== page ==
What they meant by that is that our orbit is elliptical (oval) but because an AU is a fixed number, it would be represented as a perfect circle around the sun, so most of the time we're closer than 1 AU, some of the time we're farther than 1 AU, depending where we are at any given moment.  1 AU was defined as the average between our closest point and farthest point.


To be specific, aphelion is ~1.017 AU and perihelion is ~0.983 AU.  Honestly, they probably should have made the habitable zone for the sun at least closer than the closest we get.


Jubeebee: machoprogrammer: Millennium: Jubeebee: simplicimus: Apparently Earth is outside the habitable zone, at the zone begins at .99 AU.

That's kind of how I read this too. The earth's orbit is sufficiently elliptical that I would think we spend a good part of the year farther out than 0.99AU.

I am surprised Venus isn't in the habitable zone though. I thought Venus would be a nice place if not for all of the carbon mon/dioxide and sulfuric acid in the atmosphere.

That was the general sentiment for many years, but the last probe we sent to Venus lasted just long enough to tell us that things were a little on the hot side. Then it melted.

But wouldn't that be due to the runaway greenhouse effect?

That's what I was getting at. I was under the impression that if Venus had a nitrogen based atmosphere like Earth it would be habitable. But there's the greenhouse effect instead. Plus the sulfuric acid.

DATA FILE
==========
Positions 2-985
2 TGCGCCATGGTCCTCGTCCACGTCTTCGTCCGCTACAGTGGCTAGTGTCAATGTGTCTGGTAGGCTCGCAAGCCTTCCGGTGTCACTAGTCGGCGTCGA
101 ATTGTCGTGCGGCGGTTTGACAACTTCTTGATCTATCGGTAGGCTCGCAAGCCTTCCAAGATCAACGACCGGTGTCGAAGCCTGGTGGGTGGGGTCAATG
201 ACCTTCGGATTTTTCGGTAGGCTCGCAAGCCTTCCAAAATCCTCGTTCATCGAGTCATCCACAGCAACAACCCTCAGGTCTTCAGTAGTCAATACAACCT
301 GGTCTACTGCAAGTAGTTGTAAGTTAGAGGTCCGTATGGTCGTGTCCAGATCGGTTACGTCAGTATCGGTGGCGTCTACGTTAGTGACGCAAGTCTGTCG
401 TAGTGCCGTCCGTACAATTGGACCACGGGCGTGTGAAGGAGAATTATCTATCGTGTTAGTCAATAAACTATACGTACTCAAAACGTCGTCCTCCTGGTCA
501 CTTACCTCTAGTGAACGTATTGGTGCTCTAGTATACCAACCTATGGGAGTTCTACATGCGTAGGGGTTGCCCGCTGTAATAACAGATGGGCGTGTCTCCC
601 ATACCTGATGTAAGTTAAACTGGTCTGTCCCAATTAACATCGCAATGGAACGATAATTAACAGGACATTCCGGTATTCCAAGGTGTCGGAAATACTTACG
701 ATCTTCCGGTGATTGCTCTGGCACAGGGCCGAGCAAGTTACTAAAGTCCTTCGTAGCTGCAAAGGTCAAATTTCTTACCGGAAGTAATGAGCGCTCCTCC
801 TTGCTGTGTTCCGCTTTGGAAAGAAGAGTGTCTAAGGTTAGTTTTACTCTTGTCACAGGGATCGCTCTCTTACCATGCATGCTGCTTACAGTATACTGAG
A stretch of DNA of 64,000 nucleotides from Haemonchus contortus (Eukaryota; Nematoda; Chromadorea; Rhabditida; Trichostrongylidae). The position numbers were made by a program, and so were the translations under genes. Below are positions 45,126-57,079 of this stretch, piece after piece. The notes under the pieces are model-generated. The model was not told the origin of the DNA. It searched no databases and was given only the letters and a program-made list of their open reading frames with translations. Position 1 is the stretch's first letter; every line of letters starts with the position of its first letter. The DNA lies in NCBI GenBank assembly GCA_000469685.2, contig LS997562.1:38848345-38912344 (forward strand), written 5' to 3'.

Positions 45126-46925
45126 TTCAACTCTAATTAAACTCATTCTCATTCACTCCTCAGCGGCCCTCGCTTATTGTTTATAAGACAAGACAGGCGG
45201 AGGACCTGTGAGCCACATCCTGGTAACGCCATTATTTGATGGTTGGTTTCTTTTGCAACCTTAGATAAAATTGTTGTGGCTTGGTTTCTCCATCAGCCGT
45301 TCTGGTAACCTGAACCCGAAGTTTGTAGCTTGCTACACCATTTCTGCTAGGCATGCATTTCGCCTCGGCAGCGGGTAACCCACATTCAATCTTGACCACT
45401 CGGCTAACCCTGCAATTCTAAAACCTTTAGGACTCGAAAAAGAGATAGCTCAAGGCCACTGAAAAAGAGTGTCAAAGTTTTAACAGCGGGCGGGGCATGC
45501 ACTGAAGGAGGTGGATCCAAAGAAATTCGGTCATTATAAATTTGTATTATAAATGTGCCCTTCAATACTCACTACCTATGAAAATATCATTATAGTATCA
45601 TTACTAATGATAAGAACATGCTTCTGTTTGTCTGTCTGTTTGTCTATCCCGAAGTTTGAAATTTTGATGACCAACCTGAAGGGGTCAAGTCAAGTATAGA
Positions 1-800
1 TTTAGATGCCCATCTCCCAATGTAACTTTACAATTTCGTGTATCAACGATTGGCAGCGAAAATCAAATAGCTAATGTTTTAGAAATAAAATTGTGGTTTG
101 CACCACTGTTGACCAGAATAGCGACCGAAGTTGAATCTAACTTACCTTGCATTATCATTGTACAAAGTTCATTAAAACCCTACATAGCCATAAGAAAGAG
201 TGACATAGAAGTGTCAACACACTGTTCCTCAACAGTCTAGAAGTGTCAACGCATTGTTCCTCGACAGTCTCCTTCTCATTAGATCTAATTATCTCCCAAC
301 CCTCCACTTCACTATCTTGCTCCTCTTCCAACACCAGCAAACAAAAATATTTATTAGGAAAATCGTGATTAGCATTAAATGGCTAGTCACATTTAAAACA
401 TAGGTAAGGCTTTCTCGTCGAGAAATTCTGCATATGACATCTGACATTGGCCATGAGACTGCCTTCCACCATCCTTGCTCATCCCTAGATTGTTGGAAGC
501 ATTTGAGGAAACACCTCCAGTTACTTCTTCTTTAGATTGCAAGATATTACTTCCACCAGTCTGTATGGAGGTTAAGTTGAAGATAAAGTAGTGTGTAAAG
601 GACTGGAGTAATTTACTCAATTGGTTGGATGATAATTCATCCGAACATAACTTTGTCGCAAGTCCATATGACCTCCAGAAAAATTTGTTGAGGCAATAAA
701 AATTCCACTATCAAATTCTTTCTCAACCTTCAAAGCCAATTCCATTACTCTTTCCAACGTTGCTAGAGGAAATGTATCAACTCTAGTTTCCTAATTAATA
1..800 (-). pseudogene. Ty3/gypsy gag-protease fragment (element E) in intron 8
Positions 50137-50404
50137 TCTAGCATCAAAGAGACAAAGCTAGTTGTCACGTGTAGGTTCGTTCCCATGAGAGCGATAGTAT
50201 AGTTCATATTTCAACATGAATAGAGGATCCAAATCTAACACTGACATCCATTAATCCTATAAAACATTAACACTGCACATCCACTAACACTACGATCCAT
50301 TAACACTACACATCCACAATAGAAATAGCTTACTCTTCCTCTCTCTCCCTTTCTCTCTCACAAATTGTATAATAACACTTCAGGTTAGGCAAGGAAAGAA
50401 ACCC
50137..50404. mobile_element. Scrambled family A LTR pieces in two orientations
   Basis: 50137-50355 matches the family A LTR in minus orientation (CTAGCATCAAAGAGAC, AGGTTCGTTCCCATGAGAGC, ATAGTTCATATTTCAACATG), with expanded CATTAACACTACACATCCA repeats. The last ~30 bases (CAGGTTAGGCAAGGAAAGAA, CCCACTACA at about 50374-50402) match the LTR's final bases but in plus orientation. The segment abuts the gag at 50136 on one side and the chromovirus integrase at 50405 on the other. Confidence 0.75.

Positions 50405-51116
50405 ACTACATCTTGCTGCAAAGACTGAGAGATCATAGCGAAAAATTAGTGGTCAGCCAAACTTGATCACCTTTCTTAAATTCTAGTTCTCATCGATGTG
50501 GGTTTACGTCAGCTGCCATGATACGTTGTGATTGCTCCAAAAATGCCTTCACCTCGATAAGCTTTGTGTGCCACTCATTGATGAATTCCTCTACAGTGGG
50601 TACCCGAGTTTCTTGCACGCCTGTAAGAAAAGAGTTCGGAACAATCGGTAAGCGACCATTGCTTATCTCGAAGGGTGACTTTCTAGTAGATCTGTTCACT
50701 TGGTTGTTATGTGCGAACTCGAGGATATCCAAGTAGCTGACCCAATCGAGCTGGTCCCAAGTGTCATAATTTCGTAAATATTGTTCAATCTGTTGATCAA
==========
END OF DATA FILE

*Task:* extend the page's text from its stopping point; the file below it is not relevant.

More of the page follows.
It would still be pretty nasty, probably like a giant desert, one big Death Valley.  Even worse really, because a single day on Venus is 243 Earth days long, which means 121 days or so baking in the sun followed by 121 days freezing in the night.  Would likely be a more hospitable place than the moon though.
 
2013-02-01 03:54:23 PM  
If we were a species capable of long term thinking, we could probably start seeding theatmosphere of Venus  to make it more hospitable in the  distant future.
 
2013-02-01 04:11:14 PM  

SnarfVader: Sybarite: Whew, just made it.

[i.space.com image 775x480]

I wonder why those are not straight lines. Maybe radiation from the parent star also has something to do with it.


Note the log scale on the bottom (and maybe on the left, it isn't too clear exactly what the scale is), if it was on a linear scale it would look very different (and much bigger to get any visible width at the bottom of the scale.
 
2013-02-01 04:17:00 PM  

SnarfVader: Sybarite: Whew, just made it.

[i.space.com image 775x480]

I wonder why those are not straight lines. Maybe radiation from the parent star also has something to do with it.